Memory, Poetry, and Healing from Trauma

Memories of my childhood are scarce. This used to frighten me as I was growing up, but I learned to adapt. In fact, I lived with a self that hovered just out of touch of memory. When I look back at myself as an adolescent, I see a girl who tried very hard to commit nothing to memory, to live disconnected from events around her, detached from a life that so often, so arbitrarily, offered moments of intense emotional pain.

We moved several times from rental houses to apartments from one state and city to another. I was born in Dallas, Texas. A year later we were in Los Angeles, California. I learned about this period of time from the stories my mother told me growing up. My biological father was named Woody. I knew him until I was about five, but my memories of him were impressionistic and vague. He had no face I could discern in my mind’s eye. I remembered only a sense of his presence. But my mother gave me memories: How he left me alone on a cliff above the Pacific Ocean; How he left me alone on a deserted beach a mile away from camp; how he threatened to throw acid at my mother’s face. The image above is from a collection of photographs taken by Rodney Alacala, the serial killer and found in a storage unit. He was known to take photographs at Laguna Beach, where my father used to take me when I was a child. I believe this photograph is me. I can’t prove it is me, but I think the ambivalence and the question about identity is even more interesting than the truth. My mother’s memories of my childhood became my own memories with the retelling. If the self is made of memory, it did not take long for me to lose my self and become a vessel for my mother’s own narrative.

Writing poetry helped me to reclaim my own story.

 

Runaways

 

1989 and we were homeless and 17. We slept on the rooftops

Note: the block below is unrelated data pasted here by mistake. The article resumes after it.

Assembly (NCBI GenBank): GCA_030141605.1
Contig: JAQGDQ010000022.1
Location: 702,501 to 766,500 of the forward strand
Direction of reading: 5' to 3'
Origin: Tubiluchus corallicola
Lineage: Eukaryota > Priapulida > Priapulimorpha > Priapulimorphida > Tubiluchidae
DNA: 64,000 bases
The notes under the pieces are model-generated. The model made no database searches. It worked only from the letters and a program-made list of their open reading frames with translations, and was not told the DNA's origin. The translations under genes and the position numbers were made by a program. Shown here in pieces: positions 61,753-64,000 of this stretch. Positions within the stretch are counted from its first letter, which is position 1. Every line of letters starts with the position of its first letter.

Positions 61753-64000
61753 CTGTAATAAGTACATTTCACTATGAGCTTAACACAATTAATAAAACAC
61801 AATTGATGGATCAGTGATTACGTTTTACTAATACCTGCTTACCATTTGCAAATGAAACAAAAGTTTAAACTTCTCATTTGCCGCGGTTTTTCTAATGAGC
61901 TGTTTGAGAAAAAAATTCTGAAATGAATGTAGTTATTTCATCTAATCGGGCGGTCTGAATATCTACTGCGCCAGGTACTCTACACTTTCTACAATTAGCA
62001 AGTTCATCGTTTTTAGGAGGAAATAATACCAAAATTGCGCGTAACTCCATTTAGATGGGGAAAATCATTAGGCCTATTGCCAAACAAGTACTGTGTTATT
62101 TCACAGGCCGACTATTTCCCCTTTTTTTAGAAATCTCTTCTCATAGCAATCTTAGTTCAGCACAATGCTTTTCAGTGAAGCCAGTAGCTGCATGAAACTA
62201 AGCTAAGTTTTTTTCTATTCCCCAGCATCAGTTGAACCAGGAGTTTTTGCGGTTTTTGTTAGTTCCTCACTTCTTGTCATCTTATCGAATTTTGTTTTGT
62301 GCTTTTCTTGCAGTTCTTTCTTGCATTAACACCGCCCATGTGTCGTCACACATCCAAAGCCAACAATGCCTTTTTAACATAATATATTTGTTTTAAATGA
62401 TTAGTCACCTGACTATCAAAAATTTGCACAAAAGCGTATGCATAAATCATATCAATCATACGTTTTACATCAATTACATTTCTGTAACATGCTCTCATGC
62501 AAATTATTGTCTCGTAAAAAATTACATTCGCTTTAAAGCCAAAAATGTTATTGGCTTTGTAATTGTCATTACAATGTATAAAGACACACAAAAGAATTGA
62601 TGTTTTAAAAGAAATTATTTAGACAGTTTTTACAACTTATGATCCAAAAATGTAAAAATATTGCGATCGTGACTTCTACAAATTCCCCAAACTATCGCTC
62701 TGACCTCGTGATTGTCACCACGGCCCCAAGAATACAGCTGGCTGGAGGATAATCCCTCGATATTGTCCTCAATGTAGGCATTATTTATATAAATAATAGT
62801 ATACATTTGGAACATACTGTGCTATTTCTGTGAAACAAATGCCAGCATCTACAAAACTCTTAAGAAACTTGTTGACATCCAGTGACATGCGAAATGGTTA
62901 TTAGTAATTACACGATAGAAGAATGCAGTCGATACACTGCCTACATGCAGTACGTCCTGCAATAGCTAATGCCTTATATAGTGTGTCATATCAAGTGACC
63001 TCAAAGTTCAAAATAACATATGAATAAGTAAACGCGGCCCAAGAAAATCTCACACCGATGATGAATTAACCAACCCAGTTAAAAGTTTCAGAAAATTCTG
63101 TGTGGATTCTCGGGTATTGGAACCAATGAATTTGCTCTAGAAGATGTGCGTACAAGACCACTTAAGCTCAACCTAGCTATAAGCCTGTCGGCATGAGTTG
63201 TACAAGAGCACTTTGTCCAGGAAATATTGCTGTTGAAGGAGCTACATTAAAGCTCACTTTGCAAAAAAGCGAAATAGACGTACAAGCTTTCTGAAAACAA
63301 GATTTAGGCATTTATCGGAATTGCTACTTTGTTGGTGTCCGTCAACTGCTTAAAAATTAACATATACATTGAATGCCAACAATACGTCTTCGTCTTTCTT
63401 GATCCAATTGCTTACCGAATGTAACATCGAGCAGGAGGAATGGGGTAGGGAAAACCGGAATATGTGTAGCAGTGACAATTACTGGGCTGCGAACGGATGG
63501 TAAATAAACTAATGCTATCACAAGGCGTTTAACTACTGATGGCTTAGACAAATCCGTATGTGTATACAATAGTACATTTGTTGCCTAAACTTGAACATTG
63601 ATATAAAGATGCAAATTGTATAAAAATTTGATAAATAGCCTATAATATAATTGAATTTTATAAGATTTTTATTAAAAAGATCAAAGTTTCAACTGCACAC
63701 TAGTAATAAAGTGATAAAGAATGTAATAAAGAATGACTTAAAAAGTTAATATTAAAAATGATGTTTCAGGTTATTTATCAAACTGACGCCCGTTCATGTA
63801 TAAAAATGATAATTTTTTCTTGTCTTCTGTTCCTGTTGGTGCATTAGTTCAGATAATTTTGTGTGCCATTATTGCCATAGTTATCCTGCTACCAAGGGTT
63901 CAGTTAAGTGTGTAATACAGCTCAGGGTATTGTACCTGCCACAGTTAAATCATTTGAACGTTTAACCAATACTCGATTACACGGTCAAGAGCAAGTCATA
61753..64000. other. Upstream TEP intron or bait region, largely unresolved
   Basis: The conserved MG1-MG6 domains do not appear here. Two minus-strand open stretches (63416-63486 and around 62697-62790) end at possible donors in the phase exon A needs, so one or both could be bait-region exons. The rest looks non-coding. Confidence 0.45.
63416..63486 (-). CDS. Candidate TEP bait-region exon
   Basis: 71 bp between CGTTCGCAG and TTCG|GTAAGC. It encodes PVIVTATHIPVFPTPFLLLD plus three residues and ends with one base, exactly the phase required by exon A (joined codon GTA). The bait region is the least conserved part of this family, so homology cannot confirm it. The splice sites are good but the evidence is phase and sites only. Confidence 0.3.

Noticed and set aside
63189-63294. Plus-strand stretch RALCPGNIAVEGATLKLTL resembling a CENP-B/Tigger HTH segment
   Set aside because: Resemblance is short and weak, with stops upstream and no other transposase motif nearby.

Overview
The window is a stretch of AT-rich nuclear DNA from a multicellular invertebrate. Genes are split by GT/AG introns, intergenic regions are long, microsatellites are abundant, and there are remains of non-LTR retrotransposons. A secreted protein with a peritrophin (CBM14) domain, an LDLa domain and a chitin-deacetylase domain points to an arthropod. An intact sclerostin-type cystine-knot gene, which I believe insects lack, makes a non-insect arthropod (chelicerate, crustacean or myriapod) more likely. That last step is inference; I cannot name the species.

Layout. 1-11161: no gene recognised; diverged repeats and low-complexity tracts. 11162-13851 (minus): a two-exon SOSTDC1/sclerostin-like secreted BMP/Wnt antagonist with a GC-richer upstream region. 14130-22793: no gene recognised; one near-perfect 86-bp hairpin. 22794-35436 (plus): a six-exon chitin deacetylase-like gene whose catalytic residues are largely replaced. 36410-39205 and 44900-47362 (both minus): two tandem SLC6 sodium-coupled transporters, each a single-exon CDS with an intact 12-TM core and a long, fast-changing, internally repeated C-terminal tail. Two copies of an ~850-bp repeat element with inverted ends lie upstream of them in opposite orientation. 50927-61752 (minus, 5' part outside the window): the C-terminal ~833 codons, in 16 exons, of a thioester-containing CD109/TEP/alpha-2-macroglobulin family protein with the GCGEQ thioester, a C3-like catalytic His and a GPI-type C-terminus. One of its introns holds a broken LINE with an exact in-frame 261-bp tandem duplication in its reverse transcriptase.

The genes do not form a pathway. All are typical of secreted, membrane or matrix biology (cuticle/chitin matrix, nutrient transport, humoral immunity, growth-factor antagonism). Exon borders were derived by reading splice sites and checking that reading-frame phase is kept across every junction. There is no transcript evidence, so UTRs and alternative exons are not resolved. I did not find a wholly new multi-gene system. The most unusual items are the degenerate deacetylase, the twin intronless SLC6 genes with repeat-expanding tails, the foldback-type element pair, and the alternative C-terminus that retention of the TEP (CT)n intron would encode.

at the dusk and dawn edge of downtown and in the attic

 

of George Washington’s boyhood home back then, a building abandoned

on the edge of the woods. Pigeons roosted on one end of our room

 

and cooed us to sleep and awake. The world in its indifferent beauty went on,

whether we were hungry or scared, its threads of cells unraveling

 

and raveling again, like the ghost of my great grandmother in her kapp,

knotting and unknotting a red string for healing fevers or casting a hex.

 

You could hear the spade-foot toads and leopard frogs weaving their songs

in the pond, the rush of blood and pulse of fear, when the police lights swooped

 

over the darkened catalpa tree below our window and washed

across the skin over the delicate ribs of your caged chest.  

 

Turning you blue like a corpse. We froze

like startled creatures and hid, waiting for danger to pass, alive with terror.

 

You shot up and I held your body, slumped like a pietà. Forgive

the sentimental memory, forgive the nostalgia for near death, the trauma bonds,

 

but we were human, our flesh gorgeous as the glitter and dazzle of sunlight

on water. We wanted to kill ourselves but not to die. You fell asleep in my lap

 

and I didn’t move all night so as not to wake you, your help-meet.

We wanted to protect one another. It was the best we knew how to love.

 

Men would come around to buy drugs and my body would become a lure and spell,

and I wanted it, to be like a stag,

wanted so much I staggered under lust’s weight

antlers top heavy with desire,

shot through with arrows.

 

But you were headship, hedge of protection, You said,

you don’t have to give yourself away, you don’t have to do that–

 

and you warned me there would be nothing left. And then you fucked me

violently against the dirty floor. But you were wrong., what’s left is all of it

 

and its mine as well as yours. All the beauty and the terror, Rilke said.

There’s more to this story than just us: Bats hung like plums in the branches

 

of evening light. Night herons flew at dusk silhouetted in the shape

of warplanes, against a sky glowing with particulates. Bitterns boomed their throats

 

in the wetlands and the wastes, and you could hear them if you’d still a while

and barely breath and listen. The eyelids of the redbud blossoms fluttered.

 

Between us white pelicans would float like angels, completely at ease in their hover,

 

unrolling the scrolls of their wings, as if they meant to tell us

the truth, a book of life written in their hollow bones,

leading us forward in the direction of home.

 

–From Tongue Screw, Spark Wheel Press

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